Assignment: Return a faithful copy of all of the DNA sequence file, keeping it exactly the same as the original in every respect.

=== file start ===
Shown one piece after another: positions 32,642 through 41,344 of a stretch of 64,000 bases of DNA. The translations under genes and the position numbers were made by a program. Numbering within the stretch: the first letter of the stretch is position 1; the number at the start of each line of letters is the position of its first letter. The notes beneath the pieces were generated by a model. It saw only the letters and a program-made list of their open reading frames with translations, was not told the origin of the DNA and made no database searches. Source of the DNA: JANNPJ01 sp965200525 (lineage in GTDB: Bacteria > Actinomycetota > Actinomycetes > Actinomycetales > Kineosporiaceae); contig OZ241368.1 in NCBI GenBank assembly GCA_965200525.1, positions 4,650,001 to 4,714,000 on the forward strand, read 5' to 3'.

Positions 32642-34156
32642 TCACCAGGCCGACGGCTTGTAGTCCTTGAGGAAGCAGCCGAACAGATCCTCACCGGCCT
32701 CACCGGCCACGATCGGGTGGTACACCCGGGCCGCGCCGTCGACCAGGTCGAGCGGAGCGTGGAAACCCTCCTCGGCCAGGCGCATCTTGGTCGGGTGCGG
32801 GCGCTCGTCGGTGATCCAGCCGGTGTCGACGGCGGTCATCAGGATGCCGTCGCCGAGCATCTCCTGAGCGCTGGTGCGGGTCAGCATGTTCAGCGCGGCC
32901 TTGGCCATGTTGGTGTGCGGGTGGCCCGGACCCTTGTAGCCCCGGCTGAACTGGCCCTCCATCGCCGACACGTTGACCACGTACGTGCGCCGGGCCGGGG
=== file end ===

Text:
Shown one piece after another: positions 32,642 through 41,344 of a stretch of 64,000 bases of DNA. The translations under genes and the position numbers were made by a program. Numbering within the stretch: the first letter of the stretch is position 1; the number at the start of each line of letters is the position of its first letter. The notes beneath the pieces were generated by a model. It saw only the letters and a program-made list of their open reading frames with translations, was not told the origin of the DNA and made no database searches. Source of the DNA: JANNPJ01 sp965200525 (lineage in GTDB: Bacteria > Actinomycetota > Actinomycetes > Actinomycetales > Kineosporiaceae); contig OZ241368.1 in NCBI GenBank assembly GCA_965200525.1, positions 4,650,001 to 4,714,000 on the forward strand, read 5' to 3'.

Positions 32642-34156
32642 TCACCAGGCCGACGGCTTGTAGTCCTTGAGGAAGCAGCCGAACAGATCCTCACCGGCCT
32701 CACCGGCCACGATCGGGTGGTACACCCGGGCCGCGCCGTCGACCAGGTCGAGCGGAGCGTGGAAACCCTCCTCGGCCAGGCGCATCTTGGTCGGGTGCGG
32801 GCGCTCGTCGGTGATCCAGCCGGTGTCGACGGCGGTCATCAGGATGCCGTCGCCGAGCATCTCCTGAGCGCTGGTGCGGGTCAGCATGTTCAGCGCGGCC
32901 TTGGCCATGTTGGTGTGCGGGTGGCCCGGACCCTTGTAGCCCCGGCTGAACTGGCCCTCCATCGCCGACACGTTGACCACGTACGTGCGCCGGGCCGGGG